Jinnah’s speech to the Constituent Assembly on Sept 11, 1947 is completely contrary to the so-called ‘ideology of Pakistan’ as it is presented in school history books.

Some time after 1971, the subject of Indo-Pakistan history was replaced with ‘Pakistan Studies,’ with the sole purpose now was to define Pakistan as an exclusive faith-based state. The students were deprived of learning about pre-Islamic history of their region. Instead, history books now started with the Arab conquest of Sindh and swiftly jumped to the Muslim conquerors from Central Asia.

As scientist and author, Dr Pervez Hoodbhoy, has often lamented, all history in these books is along religious lines, while social, historical and economic causes are missing. Pakistanis are not told that the rise of Western powers in the last 500 years was mainly due to the advances made in education, science and culture. This rise was not based on military might alone, and certainly not on any overwhelming religious doctrine.

After 1979, the themes of war and martyrdom in textbooks became strong. In this period, history and social studies books openly eulogised these.

According to Nayyar, in Pakistan the impression one gets from textbooks is that students don’t learn history, but rather a carefully crafted collection of falsehoods.

For example, in these books, Mohammad bin Qasim is declared the first Pakistani citizen. The story of the Arabs’ arrival in Sindh is recounted as the first moment of Pakistan.

Also, a widely taught history book insists that, “Although Pakistan was created in August 1947, the present-day Pakistan has existed, as a more or less single entity, for centuries.”

A history book published in 1992 has on its cover a Muslim warrior holding a sword and charging in on a horse, and a chapter called ‘The Enemies of Islam’. This chapter too is broken into various sections that define these enemies as being Hindus, Christians and Jews.

In their study, both Nayyar and Salim conclude that one should not be surprised at the confusion among Pakistani children and youth after what they learn at school; a state of mind that they can carry well into their adult life as well.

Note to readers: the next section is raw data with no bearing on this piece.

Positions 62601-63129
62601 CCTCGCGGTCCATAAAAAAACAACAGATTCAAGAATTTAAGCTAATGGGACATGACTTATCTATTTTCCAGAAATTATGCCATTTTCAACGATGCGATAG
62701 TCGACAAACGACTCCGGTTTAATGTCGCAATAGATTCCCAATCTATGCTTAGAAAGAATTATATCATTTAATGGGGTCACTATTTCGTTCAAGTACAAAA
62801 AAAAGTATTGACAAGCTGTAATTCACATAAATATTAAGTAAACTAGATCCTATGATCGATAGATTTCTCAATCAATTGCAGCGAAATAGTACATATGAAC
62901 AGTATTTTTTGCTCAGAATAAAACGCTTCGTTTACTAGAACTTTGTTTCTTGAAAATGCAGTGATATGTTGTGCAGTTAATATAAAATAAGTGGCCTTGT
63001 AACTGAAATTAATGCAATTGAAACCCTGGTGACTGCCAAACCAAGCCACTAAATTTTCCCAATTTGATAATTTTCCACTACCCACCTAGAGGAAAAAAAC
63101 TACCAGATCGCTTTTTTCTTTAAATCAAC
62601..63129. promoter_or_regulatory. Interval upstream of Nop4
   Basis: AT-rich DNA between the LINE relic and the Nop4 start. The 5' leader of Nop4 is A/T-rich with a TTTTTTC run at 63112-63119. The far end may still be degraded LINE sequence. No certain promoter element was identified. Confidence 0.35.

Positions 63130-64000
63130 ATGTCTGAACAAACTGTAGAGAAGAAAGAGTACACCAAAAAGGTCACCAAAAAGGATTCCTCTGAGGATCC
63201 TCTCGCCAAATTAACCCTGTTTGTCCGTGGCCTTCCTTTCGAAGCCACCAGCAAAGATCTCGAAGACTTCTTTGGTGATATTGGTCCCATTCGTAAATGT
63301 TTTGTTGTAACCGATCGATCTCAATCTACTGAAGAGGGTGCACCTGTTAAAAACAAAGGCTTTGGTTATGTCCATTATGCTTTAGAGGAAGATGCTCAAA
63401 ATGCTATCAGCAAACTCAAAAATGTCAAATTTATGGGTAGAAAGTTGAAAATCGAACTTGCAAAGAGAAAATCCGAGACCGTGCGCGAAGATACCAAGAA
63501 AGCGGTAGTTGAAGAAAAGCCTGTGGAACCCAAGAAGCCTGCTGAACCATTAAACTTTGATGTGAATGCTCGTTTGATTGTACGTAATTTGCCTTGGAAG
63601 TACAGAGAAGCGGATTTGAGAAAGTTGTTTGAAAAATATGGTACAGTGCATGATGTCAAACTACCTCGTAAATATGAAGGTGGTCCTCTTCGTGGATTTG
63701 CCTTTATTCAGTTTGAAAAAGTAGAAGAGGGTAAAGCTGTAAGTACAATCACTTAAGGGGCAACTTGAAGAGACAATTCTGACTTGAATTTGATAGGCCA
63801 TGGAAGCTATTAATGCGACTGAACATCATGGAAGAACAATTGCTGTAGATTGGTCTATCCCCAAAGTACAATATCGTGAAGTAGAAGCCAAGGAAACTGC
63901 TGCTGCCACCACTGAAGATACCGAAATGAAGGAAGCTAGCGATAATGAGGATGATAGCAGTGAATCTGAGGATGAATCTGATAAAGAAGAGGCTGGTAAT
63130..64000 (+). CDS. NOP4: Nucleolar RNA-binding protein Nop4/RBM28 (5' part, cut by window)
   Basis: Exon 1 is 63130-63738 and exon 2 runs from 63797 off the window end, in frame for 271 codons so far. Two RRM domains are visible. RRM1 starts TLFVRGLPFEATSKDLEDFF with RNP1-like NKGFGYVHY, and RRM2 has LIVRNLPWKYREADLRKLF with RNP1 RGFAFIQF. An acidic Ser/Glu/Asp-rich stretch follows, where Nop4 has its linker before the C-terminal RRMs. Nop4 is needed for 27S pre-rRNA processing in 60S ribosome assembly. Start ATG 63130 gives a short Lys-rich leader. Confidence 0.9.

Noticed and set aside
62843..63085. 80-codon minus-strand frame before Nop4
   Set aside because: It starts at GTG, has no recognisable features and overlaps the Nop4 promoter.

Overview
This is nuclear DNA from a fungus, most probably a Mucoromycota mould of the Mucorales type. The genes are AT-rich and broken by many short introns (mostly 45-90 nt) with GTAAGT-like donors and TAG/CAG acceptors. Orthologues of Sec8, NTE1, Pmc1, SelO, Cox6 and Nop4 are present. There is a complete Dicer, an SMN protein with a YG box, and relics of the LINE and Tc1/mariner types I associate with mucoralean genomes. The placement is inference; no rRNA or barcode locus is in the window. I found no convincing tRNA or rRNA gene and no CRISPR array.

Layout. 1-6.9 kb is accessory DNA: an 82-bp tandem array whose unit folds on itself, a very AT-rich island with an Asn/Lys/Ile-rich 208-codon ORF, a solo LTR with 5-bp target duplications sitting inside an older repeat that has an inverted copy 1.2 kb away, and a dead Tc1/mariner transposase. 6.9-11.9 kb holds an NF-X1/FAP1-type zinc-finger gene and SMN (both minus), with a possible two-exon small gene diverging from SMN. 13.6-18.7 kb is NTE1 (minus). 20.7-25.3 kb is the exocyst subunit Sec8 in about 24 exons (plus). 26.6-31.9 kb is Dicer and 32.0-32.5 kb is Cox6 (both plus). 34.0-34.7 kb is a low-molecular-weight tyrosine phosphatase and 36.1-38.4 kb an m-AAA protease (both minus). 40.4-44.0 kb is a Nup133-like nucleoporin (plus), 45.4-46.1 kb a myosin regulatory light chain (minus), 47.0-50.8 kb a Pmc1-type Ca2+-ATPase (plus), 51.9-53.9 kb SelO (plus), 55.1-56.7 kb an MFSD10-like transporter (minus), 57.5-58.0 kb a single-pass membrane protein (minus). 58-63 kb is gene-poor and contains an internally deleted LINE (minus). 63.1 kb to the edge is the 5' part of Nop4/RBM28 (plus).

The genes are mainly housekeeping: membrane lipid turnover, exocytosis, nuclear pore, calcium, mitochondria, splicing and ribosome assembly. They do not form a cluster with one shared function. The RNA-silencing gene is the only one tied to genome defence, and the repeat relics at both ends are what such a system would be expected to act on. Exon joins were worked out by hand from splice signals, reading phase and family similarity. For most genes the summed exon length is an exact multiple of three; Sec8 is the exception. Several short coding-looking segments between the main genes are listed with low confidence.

In her paper, Dr Saigol also stretches her study by looking at similar incidents of historical distortions in India. She suggests that Indian textbooks until the 1980s, avoided the economic and cultural reasons behind the break-up of India in 1947 and saw it as being purely a communal consequence triggered by the myopic religious impulse of Muslim leaders.

Saigol also informs how Indian textbooks also ignored the Hindutva dimension of Indian nationalism. As we can now see, this dimension has gradually become a predominant aspect of the Indian identity and, interestingly, its context and tone are mirror images of the belligerence found in the post-1980s Pakistani textbooks! The opposing twins have finally met.

Perhaps, the nature of the bloodshed during the Partition of India in 1947 was such that the official narratives on both sides of the divide decided to sacrifice the truth of partition on the killing fields. Instead, they created convoluted narrations in their still on-going attempts to blame each other for the bloodshed and its lingering consequences.

Both narratives are still trying to make sure that the truth remains buried where millions of Muslims, Hindus and Sikhs slaughtered each other almost 70 years ago. As if these truths just might undo the continuing status quo of suspicion and belligerence between the two states. Something which is not good for politics, I guess.

Published in Dawn, Sunday Magazine, June 19th, 2016